Claire Klingenberg on Atheism, Humanism, Rationalism, and Skepticism in Europe

by | September 8, 2018

By Scott Douglas Jacobsen

Claire has a background in law and psychology, and is currently working on her degree in Religious Studies. She has been involved in the skeptic movement since 2013 as co-organizer of the Czech Paranormal Challenge. Since then, she has consulted on various projects, where woo & belief meets science. Claire has spoken at multiple science&skepticism conferences and events. She also organized the European Skeptics Congress 2017, and both years of the Czech March for Science.

Her current activities include chairing the European Council of Skeptical Organisations, running the “Don’t Be Fooled” project (which provides free critical thinking seminars to interested high schools), contributing to the Czech Religious Studies journal Dingir, as well as to their online news in religion website. In her free time, Claire visits various religious movements to understand better what draws people to certain beliefs.

Claire lives in Prague, Czech Republic, with her partner, and dog. First interview with us, here.

Jacobsen: When it comes to the skeptical and atheist communities in Europe, what are the main issues? In other words, the items that come to the fore. That Americans may not know about.

Klingenberg: That is first greatly depending on the European country that we’re talking about. In Ireland, the church has a huge influence over the legislature. The atheist group there, it is fighting heavily for secular legislation, for a secular government.

You can see this distinction in European countries in general. Usually, when there are a lot of influences of the church over the government, you do not have skeptic groups. You have mainly atheist groups.

If the country is secular, it is more likely to have large skeptic groups rather than atheist groups. In Poland, there are mainly atheist groups because that is mainly their issue. It hinges on that.

In Europe, the bigger issues are the popularity of alternative medicine and different forms of alternative medicine. These are often based on different spiritual and religious practices. That is the main overlapping point between the atheist and the skeptic groups.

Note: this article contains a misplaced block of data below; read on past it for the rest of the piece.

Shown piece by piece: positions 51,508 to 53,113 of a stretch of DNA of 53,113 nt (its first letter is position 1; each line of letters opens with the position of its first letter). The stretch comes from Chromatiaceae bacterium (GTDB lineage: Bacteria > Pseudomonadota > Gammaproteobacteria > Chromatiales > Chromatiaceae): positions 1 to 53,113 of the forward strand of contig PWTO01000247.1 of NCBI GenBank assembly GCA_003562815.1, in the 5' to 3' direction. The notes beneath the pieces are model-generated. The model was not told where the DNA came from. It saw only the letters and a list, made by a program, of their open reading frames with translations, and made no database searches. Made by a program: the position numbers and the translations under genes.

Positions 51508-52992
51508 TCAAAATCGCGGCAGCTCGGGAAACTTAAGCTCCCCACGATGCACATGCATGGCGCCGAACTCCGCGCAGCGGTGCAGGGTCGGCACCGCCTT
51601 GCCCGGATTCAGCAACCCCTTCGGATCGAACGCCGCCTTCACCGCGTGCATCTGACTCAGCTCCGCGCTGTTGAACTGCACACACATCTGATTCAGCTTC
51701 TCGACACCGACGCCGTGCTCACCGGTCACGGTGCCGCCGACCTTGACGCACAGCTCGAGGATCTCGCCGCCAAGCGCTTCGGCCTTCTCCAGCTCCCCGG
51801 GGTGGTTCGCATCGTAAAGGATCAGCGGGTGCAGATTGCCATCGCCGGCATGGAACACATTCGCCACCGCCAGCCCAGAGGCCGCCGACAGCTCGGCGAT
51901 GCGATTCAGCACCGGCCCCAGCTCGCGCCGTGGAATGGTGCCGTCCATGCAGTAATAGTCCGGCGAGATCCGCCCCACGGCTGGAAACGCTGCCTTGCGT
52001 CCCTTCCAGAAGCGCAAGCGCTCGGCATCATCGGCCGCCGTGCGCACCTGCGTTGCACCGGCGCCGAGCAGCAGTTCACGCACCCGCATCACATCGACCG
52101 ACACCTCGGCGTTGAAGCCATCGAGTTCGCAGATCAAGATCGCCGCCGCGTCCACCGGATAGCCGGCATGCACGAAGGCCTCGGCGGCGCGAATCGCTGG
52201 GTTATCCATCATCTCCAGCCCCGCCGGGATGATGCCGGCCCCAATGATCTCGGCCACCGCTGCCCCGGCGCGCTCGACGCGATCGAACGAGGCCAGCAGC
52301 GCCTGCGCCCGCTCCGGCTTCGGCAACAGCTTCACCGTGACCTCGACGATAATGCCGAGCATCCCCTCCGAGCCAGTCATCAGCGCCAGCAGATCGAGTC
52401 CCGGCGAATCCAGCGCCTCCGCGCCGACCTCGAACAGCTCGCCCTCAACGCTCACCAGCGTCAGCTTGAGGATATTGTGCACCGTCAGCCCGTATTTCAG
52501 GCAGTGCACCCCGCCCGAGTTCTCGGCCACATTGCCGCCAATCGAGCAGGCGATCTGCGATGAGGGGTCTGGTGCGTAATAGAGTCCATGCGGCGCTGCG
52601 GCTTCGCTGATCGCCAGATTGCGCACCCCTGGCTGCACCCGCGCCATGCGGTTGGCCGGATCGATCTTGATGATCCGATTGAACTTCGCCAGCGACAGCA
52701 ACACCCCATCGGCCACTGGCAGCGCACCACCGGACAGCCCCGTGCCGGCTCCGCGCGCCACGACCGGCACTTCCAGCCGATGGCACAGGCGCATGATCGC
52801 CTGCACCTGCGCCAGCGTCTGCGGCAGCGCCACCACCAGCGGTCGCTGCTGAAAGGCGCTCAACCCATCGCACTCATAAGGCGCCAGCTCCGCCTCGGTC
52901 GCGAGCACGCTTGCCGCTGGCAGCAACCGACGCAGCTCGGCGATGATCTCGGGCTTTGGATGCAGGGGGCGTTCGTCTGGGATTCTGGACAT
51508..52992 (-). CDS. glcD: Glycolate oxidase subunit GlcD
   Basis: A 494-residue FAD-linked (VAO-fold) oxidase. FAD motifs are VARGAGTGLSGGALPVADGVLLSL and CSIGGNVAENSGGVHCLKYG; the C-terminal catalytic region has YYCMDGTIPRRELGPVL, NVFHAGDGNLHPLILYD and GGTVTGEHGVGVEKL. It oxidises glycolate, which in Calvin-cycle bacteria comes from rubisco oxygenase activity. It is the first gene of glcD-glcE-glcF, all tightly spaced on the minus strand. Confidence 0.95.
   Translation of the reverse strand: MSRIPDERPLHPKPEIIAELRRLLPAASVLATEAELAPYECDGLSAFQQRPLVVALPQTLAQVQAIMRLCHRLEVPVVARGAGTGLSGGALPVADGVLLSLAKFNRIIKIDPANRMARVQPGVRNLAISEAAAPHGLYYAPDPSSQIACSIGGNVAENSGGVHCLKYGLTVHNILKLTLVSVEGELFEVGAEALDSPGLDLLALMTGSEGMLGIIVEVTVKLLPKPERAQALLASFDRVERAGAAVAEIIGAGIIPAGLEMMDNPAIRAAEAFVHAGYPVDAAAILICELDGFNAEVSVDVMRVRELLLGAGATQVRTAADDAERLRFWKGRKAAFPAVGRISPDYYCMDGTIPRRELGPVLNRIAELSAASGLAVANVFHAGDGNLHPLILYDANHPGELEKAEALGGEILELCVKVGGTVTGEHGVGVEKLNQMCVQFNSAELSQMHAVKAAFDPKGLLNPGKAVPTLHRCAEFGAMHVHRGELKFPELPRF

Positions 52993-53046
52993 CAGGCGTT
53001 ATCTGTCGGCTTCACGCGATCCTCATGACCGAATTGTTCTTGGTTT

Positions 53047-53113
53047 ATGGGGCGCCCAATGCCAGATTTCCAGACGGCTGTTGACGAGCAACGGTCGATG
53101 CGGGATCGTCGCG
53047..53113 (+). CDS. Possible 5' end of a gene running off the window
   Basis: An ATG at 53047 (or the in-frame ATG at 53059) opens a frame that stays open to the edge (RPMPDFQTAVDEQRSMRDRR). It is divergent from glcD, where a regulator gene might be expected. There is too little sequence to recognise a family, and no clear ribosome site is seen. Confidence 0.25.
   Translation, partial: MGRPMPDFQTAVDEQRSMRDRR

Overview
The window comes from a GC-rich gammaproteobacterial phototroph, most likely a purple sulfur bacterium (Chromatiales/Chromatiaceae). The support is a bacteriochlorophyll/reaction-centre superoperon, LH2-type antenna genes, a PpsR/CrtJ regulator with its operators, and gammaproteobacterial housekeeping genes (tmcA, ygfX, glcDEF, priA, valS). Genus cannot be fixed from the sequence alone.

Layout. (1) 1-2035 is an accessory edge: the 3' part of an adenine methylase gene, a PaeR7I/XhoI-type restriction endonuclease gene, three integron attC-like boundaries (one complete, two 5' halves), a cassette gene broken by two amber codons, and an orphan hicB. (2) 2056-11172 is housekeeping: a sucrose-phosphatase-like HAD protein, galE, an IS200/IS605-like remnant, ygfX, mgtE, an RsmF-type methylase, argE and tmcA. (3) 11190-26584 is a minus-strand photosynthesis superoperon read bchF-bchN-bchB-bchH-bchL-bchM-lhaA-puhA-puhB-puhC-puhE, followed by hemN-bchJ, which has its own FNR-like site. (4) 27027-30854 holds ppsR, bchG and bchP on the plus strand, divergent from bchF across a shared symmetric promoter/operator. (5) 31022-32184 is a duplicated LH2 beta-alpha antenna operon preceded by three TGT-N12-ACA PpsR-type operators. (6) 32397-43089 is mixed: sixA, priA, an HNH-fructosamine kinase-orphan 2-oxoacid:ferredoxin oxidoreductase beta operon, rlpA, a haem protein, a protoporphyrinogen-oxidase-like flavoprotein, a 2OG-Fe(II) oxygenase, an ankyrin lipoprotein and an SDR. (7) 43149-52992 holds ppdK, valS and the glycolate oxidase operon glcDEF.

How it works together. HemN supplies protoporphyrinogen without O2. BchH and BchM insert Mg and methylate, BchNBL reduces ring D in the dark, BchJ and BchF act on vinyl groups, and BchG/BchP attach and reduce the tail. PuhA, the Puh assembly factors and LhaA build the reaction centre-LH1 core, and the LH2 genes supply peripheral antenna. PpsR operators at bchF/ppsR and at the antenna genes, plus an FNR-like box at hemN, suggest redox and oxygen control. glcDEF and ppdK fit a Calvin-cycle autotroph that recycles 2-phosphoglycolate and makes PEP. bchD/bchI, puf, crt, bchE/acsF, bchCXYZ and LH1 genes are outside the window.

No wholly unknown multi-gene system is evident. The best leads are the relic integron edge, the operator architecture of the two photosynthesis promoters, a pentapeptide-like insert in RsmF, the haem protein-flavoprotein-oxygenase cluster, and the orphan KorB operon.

Jacobsen: What are some of the consequences socially of being an atheist and skeptic in Europe that do not occur in America, and vice versa?

Klingenberg: It is individual. Skeptic has a negative connotation in some European countries. In Romania, they use “rationalist.” Other countries use “free thought.” In Germany, their group name is something like, if translated, “promotion of science.” 7

Being a skeptic, as in following the skeptical method and philosophy, it doesn’t have any social connotations.

But it can have some in certain countries if the word skeptic in the country that you’re using it has a negative view of the word.

Jacobsen: How far back is this difference in terminology, e.g., skeptic, rationalist, atheist, humanist, and so on?

Klingenberg: At least the 90s. Europe is historically divided into before and after communism. After 1989, these groups popped up. Not only skeptic and humanist groups, different religious groups too.

The thing with the word atheist is that it is connected to the communist regime because it was communist. In no way does this mean modern atheism is communist, that would be a wrong assumption.

There has to be a distinction made between what is seen in the word atheist and what it implies. In my country, in the Czech Republic, when you say “Atheist,” it means you’re against the Catholic Church. It doesn’t mean that you do not believe in some higher power.

It means that you’re anti-institutionalist and anti-clerical. The atheists in Poland, it means you are anti-Catholic Church and is a statement, a big one, that you do not believe in God. These atheist and rationalist groups arose in the 90s.

That was already given by the context of the words in that particular area or country. I think that this differentiation was there from the beginning. That was the reason those words were chosen.

Jacobsen: Other than the concerns fro many European skeptics and atheists, and the differences in terminology. How much more powerful are the religious institutions in the United States than in the European Union?

Klingenberg: In the US, there are so many different types of religious institutions. Of course, there is this overall belief in God. There is this big pressure of the Christian believers, even if they belong to various branches of the Evangelical movement.

From what I can see, it has more pressure than the church has here. Because here, it is an institution like the Catholic Church, which does carry historical power and influence and is very rich. But the now the influence comes from the institution, not from its followers. But again, it depends on country-to-country.

However, they generally, it doesn’t have a direct effect on the legislature. Unless, for example, it is Spain, Ireland, or Poland.

Jacobsen: What other organizations represent the European Union as a whole or mostly? That people can look to support in the skeptic and other domains.

Klingenberg: The European Council of Skeptic Organizations is the only umbrella organization, which binds together skeptically and rationally oriented groups, regardless of name. But there is also the wonderful group called Centre for Science. It is in Brussels. It does skeptical science work. They are an organization, non-profit. They are not a movement or a group.

Jacobsen: Thank you for the opportunity and your time, Claire.

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